I do like the funky Circles widget on the home screen that combines clock, weather information, and battery and memory status in one slick and interactive graphic. Flicking each of the widget's three circles rotates the view to display different information.
Noteworthy third-party applications preinstalled include the Kindle eBook app, Quickoffice for viewing common MS Office files, and Facebook. For more software, again, the Google Play store provides access to the over 600,000 app titles in the constantly growing Android ecosystem.
AT&T made sure to liberally sprinkle its own selection of bloatware onto the Atrix HD. Tucked inside of a folder on the home screen are shortcuts for a total of nine applications. These include MyAT&T for looking up account information, U-Verse Live TV for watching over 4G, and the YP Mobile search app. Much of the software can thankfully be deleted, but a few such as YP Mobile, the AT&T Code Scanner, and AT&T Navigator can't be.
One big annoyance I ran into is how the People application displays contacts from the AT&T Address Book service. I had to mess around with the app's settings to make my Google Contacts the default, as any Android user should. Honestly that seems like a sneaky way to get people to use a service they likely never would otherwise. I also don't like how I had to download and sign in to the Twitter app for it to appear in the "Accounts & sync" area of the Atrix HD's settings menu. That's not a seamless way to integrate social networks into Android.
Motorola made another tweak to this Atrix by cutting something out. Unlike the Atrix models before it, the Atrix HD will not connect to a laptop dock and run a Webtop interface. Apparently the company has decided to drop its modular computing efforts for the time being. The phone will link to optional car dock and HD dock accessories, though, to add extra functionality.
I was really excited when I first fired up the Motorola Atrix HD's camera app. I immediately noticed how fast the phone's 8-megapixel sensor fired off shots, at under a second. The Atrix HD's autofocus system also managed to lock on in the same short length of time.
I was also impressed by the number of settings and extra features the camera comes with. Inside the menus are multiple capture modes including panorama and Multi-shot (burst). You can also manually adjust the exposure settings and choose from a list of eight special effects, plus four scene presets.
Unfortunately the Atrix HD's image quality didn't deliver. While snapping still-life pictures indoors, the phone's auto white balance had trouble choosing the correct lighting setting. Details were soft in these shots as well, drab and muted colors. Additionally, shooting images of fast-moving subjects under low light resulted in lots of blur.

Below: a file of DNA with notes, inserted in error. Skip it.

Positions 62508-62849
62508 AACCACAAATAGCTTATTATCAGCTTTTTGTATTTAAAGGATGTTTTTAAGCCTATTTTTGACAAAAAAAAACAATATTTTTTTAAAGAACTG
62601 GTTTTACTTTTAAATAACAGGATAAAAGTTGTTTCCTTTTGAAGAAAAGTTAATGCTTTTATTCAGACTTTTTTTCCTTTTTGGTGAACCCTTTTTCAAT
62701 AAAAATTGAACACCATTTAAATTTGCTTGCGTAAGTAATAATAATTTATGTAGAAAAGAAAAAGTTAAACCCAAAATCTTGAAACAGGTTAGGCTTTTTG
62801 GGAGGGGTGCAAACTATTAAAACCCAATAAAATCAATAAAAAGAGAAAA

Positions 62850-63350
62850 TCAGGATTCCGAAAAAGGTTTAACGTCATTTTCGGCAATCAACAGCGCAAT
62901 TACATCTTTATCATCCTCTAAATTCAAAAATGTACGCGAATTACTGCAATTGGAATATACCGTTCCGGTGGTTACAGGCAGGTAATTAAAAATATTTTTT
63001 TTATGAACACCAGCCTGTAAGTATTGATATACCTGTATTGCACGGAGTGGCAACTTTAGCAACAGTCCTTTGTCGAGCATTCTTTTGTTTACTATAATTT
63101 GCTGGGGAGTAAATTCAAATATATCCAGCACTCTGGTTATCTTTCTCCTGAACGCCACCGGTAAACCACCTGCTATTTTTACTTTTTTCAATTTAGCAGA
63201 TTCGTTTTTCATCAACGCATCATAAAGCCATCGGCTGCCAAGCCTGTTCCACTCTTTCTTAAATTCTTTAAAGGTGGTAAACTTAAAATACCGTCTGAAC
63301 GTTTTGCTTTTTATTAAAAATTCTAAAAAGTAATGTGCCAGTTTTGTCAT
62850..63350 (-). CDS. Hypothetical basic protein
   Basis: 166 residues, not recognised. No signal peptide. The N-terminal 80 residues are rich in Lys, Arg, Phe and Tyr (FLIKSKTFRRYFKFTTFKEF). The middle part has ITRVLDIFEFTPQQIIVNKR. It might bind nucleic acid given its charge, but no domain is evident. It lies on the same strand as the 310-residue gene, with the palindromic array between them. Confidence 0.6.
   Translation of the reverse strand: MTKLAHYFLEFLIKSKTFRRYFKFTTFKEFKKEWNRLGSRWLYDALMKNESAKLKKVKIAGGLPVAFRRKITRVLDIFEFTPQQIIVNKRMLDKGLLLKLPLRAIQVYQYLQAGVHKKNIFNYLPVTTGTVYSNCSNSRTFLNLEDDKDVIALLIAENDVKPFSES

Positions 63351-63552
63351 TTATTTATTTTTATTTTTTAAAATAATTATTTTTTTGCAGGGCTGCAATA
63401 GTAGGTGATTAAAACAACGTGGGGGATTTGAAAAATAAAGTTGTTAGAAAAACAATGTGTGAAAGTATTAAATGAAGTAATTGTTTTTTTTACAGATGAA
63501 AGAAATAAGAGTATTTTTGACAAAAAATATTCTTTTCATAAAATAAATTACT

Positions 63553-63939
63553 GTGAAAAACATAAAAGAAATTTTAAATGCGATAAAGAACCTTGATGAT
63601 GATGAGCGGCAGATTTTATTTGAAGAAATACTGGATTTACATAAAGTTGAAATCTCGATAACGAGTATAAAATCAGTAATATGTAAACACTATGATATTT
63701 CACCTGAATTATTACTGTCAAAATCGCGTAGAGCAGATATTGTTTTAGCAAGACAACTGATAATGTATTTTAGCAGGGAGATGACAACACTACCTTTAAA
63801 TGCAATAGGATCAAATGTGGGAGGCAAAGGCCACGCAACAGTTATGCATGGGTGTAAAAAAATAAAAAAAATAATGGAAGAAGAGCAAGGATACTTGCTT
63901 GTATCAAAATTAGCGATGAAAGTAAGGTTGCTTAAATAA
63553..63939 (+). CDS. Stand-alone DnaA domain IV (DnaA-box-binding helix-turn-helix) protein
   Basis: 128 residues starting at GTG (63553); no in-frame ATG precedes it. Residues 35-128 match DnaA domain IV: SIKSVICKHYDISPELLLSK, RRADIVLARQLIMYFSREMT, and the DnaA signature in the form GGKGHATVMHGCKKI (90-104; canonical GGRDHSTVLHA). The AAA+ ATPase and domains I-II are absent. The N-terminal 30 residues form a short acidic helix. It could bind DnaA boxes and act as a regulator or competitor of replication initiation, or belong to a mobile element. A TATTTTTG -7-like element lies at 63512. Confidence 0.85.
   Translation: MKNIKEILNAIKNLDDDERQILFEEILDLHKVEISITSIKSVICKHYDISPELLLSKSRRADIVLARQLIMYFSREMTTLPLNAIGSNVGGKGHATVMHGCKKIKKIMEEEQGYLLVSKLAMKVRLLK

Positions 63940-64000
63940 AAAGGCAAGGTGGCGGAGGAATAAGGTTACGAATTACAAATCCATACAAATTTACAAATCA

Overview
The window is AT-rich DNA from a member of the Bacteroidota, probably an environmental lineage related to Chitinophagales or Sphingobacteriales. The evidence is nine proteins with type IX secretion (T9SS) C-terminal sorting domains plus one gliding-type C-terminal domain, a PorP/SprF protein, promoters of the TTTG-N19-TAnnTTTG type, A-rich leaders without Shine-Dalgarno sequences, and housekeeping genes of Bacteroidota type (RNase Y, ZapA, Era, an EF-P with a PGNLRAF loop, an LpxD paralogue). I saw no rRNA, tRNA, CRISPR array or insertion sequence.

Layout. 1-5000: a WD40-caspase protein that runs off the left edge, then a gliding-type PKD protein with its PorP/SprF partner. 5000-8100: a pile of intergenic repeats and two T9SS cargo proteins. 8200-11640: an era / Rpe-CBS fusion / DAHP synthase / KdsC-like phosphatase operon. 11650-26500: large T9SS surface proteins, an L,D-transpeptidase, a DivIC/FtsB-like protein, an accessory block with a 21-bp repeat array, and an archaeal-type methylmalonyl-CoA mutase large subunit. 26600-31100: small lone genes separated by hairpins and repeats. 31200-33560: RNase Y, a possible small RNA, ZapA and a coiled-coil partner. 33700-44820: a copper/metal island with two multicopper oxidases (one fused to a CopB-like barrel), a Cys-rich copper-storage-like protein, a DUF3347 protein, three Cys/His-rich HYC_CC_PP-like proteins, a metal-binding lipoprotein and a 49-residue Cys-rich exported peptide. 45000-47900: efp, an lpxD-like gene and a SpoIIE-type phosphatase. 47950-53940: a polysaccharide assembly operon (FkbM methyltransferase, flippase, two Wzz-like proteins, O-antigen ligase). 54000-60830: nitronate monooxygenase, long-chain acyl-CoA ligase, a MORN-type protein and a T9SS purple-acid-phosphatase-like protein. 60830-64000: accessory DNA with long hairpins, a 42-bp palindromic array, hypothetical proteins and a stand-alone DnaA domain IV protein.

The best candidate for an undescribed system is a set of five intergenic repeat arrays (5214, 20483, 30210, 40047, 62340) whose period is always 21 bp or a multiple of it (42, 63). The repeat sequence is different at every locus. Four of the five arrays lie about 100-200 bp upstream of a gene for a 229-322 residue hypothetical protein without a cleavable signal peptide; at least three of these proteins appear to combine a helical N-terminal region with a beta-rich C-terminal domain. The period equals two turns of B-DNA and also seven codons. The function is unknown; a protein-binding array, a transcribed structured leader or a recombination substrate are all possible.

The situation improved when I carried the Atrix HD outside, but not much. Colors were moderately vibrant under strong sunlight with pleasing green tree leaves and red and purple flowers. Details though were not very crisp and became especially lost in shadows.
Movies I shot with the Atrix HD, which can record video at full 1080p HD, were clear but colors looked bland and lacked punch. The phone picked up sound well though, easily capturing birds chirping, sirens, and splashing water while I stood in a nearby park.
Driving the Motorola Atrix HD's software is a swift 1.5GHz dual-core Qualcomm Snapdragon S4 processor, the same CPU used in the HTC One X and Samsung Galaxy S3. To get an idea of the speed of this new Atrix, I had the phone run the Linpack bechmark (Multi-Thread). The Atrix HD turned in a high score of 187 MFLOPs completed in a quick 0.9 second. The HTC One X managed a faster 205.7 MFLOPs finished in 0.82 second. The Sony Xperia Ion on the other hand coughed up a low 82.6 MFLOPs and finished in a much longer 2.04 seconds. Everyday use backed up these benchmark results. The Atrix HD felt very nimble, flipping through home screens and launching apps with high velocity and no perceptible delay.
I tested the Motorola Atrix HD on AT&T's cellular network in New York. The handset delivered good call quality with callers telling me they couldn't tell I was calling from a cellular connection. They also didn't report any hiss or other distortion during calls. I had a similar experience, with voices sounding rich and lifelike. My only complaints are the phone's earpiece and speakerphone, neither of which provide much volume.
According to my New York tests, you won't likely lack for a fast data connection using the Atrix HD. Connecting to AT&T's new 4G LTE network, the handset notched an average download speed of 19.6Mbps. Upload throughput was impressive too, with the Atrix HD pushing files up to the cloud at a rate of 15.2Mbps.
Sadly almost every smartphone has an Achilles' heel, and the Atrix HD's is short battery life. In my anecdotal drain tests, the handset played an HD video file for 5 hours and 14 minutes. The HTC One X hung on for 6 hours and 35 minutes during the same test, while the Sony Xperia Ion ran for 7 hours and 57 minutes. None of these handsets came close to the Samsung Galaxy S III's showing of 9 hours and 24 minutes.
For a sensible $99.99 price, the Motorola Atrix HD definitely offers a big bag of features such as an agile processor, quick 4G LTE data, and a massive and bright screen. It's not perfect, though, and the phone's camera is a good example. While it packs in tons of settings, its lackluster image quality can't be ignored. The same goes for the smartphone's short battery life. Still, if you only have $100 to spend on an AT&T handset, the Motorola Atrix HD is currently your best option. I'd snap this phone up over the $99.99 Sony Xperia Ion any day. For those who have no ties to Android, the $99.99 Nokia Lumia 900 may also fit the bill.